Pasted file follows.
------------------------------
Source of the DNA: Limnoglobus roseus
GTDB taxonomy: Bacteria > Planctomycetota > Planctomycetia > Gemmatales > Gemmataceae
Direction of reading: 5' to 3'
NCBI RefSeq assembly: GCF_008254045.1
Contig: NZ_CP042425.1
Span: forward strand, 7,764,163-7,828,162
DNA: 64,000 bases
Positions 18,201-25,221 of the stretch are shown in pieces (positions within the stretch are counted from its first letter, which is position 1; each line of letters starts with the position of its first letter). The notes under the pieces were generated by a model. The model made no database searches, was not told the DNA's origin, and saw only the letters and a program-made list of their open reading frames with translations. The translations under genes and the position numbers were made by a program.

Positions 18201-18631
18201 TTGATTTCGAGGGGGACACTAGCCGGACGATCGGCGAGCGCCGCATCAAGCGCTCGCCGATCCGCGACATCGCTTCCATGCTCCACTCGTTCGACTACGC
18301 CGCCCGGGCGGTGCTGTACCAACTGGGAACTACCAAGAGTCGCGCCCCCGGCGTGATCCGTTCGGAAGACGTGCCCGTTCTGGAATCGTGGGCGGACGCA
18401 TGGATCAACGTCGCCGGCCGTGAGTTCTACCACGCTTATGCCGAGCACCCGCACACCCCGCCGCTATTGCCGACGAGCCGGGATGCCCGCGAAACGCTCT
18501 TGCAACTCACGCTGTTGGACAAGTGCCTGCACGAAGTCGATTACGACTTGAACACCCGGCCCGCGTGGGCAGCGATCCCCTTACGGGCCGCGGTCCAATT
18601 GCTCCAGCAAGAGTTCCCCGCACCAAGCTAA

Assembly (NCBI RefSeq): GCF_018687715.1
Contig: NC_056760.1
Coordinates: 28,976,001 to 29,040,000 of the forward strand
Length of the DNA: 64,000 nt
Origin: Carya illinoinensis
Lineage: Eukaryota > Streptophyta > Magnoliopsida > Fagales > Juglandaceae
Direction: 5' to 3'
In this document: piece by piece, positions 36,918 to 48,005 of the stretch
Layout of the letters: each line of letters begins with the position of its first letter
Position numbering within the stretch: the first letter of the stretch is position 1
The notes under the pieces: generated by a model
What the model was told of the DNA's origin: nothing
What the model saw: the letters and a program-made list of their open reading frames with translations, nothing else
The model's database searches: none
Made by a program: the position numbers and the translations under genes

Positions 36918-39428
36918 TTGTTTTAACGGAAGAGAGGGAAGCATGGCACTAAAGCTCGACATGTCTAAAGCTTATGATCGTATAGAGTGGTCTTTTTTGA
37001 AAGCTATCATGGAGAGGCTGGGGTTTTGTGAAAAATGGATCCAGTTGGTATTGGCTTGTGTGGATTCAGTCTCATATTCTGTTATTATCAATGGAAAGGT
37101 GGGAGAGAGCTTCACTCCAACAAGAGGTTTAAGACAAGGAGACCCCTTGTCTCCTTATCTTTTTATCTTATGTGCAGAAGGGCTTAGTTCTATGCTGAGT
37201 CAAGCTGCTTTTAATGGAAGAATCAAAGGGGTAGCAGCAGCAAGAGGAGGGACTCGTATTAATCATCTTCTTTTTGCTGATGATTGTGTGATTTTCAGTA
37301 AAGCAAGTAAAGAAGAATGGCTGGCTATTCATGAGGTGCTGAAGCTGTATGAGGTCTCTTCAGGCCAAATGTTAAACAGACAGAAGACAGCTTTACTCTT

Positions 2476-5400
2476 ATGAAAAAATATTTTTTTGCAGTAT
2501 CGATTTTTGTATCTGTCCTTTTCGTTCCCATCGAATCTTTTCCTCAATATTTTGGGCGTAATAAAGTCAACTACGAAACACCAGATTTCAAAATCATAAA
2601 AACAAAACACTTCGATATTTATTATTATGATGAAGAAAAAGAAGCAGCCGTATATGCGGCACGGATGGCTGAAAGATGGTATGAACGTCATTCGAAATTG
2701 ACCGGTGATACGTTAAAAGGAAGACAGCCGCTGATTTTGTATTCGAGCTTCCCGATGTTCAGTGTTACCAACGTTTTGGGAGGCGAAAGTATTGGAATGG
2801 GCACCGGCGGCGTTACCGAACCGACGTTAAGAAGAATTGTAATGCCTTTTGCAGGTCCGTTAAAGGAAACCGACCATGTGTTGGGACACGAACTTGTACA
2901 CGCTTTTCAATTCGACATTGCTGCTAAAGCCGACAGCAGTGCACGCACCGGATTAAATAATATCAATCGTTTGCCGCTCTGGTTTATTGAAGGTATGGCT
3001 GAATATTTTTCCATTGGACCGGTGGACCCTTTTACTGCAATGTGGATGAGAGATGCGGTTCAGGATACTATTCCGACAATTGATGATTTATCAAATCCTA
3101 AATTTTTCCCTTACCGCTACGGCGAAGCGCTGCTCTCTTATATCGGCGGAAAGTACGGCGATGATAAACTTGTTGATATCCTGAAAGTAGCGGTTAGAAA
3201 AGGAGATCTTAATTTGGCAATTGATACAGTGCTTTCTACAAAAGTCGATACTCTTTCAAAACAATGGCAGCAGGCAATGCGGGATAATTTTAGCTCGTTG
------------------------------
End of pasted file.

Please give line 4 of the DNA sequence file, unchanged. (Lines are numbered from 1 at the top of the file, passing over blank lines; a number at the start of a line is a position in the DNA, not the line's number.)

NCBI RefSeq assembly: GCF_008254045.1